Robert Gibbons is Sloan Distinguished Professor of Management at Massachusetts Institute of Technology’s Sloan School of Management and professor in MIT’s department of economics. His research and teaching concern the design and performance of organized activities, especially “relational contracts” (informal agreements so rooted in the parties’ circumstances that they cannot be adjudicated by courts). Organized activities may occur not only within firms, but also between firms (e.g. supply relationships, alliances, joint ventures) or beyond firms (e.g. hospitals, schools, government agencies).
Since 2002, Gibbons has been co-principal investigator of MIT Sloan’s Program on Innovation in Markets and Organizations and founding director of the working group in organizational economics at the National Bureau of Economic Research. He is a member of the American Academy of Arts and Sciences and was co-editor (with John Roberts) of The Handbook of Organizational Economics (Princeton University Press, 2013) and a board member of the Citicorp Behavioral Science Research Council (1994-2000) and of the Center for Advanced Study in the Behavioral Sciences (2000-06).
During 2016-19, Gibbons and Woody Powell (Stanford University) co-ran a sequence of summer institutes at CASBS on organizations and their effectiveness. During Covid, they held virtual convocations integrating these four cohorts of summer scholars. In 2021-22, they will engage interested fellows with summer scholars who return for short stints at CASBS. Gibbons is a research affiliate and was a CASBS fellow in 1994-95 and 2014-15.
Steven Goodman, MD, MHS, PhD, is associate dean for clinical and translational research and professor of epidemiology & population health and of medicine at the Stanford University School of Medicine. He directs the Stanford Program on Research Rigor and Reproducibility (SPORR), a program to teach and incentivize the adoption of best scientific practices throughout the Stanford School of Medicine. He is co-founder and co-director of the Meta-research Innovation Center at Stanford (METRICS), a group dedicated to studying and improving the reproducibility and efficiency of biomedical research. He also leads a variety of training programs in epidemiology and clinical research. His research area is in scientific and statistical inference, with connections to policy and ethics.
Outside of Stanford, Goodman serves as chair of the PCORI Methodology Committee, senior statistical editor at the Annals of Internal Medicine, and is scientific advisor to the national Blue Cross-Blue Shield technology assessment program. He has participated in over a dozen committees and workshops of the National Academies of Science. He was awarded the 2016 Spinoza Chair in Medicine from the University of Amsterdam for his work in inference, the 2019 Lilienfeld award from the American College of Epidemiology for his contributions to the field of epidemiology, and in 2020 was elected to the National Academy of Medicine.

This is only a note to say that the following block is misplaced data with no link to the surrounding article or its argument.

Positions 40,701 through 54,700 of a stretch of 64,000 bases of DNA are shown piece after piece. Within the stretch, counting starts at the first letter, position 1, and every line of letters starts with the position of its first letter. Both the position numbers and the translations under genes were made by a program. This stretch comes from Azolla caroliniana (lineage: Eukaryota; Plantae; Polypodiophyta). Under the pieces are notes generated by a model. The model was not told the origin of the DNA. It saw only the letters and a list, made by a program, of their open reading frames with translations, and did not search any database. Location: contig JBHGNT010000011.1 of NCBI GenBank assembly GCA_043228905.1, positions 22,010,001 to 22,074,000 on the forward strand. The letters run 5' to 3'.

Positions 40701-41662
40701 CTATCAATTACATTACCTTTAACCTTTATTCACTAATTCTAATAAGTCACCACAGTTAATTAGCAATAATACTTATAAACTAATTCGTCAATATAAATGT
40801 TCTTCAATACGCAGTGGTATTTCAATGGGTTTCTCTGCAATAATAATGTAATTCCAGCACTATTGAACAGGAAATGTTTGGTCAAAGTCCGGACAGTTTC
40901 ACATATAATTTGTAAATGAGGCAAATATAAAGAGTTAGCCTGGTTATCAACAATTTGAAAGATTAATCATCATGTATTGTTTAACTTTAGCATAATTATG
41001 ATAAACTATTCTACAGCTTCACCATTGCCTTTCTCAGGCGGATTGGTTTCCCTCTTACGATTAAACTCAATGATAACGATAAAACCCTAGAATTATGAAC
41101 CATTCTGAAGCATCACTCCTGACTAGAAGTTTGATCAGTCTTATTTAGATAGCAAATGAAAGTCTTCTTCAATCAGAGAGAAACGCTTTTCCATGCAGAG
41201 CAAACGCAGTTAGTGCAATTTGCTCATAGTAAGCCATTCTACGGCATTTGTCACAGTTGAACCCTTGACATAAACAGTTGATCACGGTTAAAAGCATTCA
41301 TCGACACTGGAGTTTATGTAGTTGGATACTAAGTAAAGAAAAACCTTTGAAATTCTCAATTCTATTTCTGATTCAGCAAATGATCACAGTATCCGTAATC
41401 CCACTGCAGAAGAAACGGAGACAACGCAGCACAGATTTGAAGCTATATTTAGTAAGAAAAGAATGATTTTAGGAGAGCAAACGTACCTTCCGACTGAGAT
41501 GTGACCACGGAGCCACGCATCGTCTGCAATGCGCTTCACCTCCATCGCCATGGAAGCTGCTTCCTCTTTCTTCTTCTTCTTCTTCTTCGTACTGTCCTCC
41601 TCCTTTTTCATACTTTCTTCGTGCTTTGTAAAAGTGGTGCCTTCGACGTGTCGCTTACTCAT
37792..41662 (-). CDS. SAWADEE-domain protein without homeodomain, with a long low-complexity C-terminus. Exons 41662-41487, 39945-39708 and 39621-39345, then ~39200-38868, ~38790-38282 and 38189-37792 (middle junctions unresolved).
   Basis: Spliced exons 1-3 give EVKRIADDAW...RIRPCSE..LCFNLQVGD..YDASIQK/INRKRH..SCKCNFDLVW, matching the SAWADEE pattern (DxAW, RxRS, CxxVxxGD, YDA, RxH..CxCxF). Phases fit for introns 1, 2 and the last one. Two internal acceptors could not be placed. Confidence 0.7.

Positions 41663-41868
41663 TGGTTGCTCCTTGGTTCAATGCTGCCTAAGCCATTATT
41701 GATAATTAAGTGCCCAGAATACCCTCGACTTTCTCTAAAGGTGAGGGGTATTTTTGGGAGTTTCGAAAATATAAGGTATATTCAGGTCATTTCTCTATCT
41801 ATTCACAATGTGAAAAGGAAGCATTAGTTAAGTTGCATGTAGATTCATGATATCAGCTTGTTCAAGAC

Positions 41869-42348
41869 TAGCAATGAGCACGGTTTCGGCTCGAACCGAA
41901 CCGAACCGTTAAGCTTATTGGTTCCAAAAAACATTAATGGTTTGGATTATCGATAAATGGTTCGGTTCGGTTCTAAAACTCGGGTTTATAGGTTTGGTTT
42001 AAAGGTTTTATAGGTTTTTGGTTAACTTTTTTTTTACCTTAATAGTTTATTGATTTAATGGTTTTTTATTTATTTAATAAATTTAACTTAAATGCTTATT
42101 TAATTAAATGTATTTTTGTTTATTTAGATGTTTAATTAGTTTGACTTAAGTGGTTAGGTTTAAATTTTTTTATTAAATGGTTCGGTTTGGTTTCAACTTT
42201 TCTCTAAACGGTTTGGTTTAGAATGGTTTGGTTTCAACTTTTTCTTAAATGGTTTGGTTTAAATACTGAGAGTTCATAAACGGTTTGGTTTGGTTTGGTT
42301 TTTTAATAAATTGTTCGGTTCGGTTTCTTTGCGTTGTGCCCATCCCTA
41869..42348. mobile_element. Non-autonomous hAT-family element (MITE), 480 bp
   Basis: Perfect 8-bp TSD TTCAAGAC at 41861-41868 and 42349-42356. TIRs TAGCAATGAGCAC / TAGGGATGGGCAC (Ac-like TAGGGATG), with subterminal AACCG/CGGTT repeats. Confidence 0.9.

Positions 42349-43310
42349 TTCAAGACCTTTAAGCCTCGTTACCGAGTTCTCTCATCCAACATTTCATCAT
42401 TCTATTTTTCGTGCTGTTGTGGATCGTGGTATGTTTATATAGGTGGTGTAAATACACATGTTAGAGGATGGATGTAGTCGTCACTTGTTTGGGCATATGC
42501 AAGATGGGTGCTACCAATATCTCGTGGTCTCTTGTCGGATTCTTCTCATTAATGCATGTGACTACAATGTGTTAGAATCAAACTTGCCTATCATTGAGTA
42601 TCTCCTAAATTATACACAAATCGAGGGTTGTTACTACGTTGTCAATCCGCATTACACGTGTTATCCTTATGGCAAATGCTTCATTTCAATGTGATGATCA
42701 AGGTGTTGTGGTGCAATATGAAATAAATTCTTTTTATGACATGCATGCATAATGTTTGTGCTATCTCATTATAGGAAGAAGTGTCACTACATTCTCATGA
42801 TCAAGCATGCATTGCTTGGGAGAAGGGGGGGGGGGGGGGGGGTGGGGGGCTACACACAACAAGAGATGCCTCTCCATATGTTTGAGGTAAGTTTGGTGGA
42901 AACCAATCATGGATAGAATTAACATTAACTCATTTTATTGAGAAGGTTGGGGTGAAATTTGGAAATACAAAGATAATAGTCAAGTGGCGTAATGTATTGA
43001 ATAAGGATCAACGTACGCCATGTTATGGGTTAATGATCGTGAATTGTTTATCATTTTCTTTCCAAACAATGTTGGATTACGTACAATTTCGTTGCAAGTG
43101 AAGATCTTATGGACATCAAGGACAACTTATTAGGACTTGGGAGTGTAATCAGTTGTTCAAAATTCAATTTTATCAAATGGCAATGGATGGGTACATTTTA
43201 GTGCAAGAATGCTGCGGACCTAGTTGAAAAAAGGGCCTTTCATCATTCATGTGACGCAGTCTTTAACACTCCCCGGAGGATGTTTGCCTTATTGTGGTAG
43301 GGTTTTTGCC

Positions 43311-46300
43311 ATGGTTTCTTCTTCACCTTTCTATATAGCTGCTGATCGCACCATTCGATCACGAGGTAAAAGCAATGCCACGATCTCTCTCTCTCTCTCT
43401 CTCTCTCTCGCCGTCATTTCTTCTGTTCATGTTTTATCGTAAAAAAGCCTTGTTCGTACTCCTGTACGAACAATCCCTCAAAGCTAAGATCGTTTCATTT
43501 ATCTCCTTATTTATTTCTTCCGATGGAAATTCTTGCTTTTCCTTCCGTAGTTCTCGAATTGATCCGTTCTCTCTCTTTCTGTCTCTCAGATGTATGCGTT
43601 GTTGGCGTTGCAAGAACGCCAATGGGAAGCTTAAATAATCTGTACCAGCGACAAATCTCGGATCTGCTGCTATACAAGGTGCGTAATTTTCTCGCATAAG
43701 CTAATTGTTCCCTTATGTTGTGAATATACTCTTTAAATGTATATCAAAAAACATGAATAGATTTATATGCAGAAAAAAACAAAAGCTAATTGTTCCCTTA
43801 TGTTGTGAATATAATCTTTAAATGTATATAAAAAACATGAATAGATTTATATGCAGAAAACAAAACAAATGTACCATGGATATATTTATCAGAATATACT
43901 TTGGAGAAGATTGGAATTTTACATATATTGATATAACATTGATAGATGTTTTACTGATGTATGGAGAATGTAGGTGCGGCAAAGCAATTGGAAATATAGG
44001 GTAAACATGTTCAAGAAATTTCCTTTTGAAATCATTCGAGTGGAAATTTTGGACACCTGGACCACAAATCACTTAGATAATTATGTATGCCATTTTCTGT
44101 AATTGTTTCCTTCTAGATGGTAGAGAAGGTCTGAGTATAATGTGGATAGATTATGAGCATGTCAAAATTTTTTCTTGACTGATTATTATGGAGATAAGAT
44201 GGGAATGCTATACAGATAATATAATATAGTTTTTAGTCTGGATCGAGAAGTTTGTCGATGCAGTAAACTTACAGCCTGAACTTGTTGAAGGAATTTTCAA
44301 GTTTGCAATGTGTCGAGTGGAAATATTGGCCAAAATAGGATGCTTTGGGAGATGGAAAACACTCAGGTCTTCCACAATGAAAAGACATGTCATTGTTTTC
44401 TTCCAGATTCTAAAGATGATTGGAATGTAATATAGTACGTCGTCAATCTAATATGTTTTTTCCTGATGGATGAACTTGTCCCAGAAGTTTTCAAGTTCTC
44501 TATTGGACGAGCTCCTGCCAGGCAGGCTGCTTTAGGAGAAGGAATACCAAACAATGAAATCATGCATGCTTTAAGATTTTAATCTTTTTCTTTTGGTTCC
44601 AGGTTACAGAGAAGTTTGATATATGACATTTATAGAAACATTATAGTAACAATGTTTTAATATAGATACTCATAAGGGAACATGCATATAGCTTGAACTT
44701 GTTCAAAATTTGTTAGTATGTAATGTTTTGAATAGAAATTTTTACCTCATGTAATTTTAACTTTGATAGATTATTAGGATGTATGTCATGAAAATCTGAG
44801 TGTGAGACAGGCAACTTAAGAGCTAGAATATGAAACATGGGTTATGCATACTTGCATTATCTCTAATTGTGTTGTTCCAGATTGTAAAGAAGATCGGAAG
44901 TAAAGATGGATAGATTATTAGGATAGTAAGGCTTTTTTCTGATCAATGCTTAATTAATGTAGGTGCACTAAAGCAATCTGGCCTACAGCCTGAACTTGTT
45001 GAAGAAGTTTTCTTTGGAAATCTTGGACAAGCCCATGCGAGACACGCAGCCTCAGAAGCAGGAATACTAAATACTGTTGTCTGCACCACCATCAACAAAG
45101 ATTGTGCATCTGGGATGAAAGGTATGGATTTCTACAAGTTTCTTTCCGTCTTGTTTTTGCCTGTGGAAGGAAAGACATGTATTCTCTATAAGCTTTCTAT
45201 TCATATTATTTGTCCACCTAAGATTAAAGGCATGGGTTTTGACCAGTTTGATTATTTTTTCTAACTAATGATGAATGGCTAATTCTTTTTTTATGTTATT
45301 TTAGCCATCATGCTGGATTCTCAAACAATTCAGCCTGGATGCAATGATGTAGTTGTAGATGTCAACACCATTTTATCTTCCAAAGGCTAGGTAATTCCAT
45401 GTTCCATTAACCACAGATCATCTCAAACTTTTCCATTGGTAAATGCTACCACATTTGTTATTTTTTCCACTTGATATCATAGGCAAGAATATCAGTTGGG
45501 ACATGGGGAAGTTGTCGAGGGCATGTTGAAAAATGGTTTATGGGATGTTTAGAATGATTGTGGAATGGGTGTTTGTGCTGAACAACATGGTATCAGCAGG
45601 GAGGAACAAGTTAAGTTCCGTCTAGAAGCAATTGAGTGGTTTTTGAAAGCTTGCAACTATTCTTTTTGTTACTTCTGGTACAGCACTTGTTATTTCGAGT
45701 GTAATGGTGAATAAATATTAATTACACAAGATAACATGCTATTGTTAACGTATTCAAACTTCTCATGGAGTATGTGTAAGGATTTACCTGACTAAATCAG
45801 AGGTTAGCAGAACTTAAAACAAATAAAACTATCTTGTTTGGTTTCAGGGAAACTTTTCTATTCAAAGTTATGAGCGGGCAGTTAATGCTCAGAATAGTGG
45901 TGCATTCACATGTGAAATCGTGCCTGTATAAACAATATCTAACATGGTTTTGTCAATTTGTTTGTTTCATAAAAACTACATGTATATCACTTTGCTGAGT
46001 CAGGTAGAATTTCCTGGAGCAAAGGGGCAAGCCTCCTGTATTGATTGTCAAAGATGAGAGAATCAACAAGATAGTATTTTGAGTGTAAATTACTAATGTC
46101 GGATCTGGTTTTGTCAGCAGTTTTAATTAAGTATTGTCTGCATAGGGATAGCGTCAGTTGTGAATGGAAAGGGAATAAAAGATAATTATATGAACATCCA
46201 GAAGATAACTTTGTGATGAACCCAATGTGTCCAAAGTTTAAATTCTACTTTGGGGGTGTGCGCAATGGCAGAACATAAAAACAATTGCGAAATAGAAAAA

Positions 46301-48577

As a faculty fellow in 2021-22, Deborah M. Gordon will join the CASBS program “Humans, Nature, and Machines.” Gordon’s research is on collective behavior in ant colonies and other natural systems that operate without central control, using local interactions among participants to allow groups to respond to changing conditions. An ecological perspective on collective behavior examines how collective behavior adjusts to changing environments. Ant colonies function collectively, and the enormous diversity of more than 14K species of ants, in different habitats, provides opportunities to look for general ecological patterns in the evolution of collective behavior. Gordon’s long-term study of the demography and behavior of a population of colonies in New Mexico shows how natural selection is shaping the collective behavior that regulates foraging in response to water stress.
Gordon is professor of biology at Stanford University. She is the author of Ants at Work (2000, W. W. Norton & Company), and Ant Encounters: Interaction Networks and Colony Behavior (2010, Princeton University Press, Primers in Complex Systems), both written during fellowships at CASBS, and a forthcoming book, The Ecology of Collective Behavior (Princeton University Press). Gordon was a CASBS fellow in 1997-98, 2001-02, and 2009-10.
For more information, please visit her lab website: http://www.stanford.edu/~dmgordon/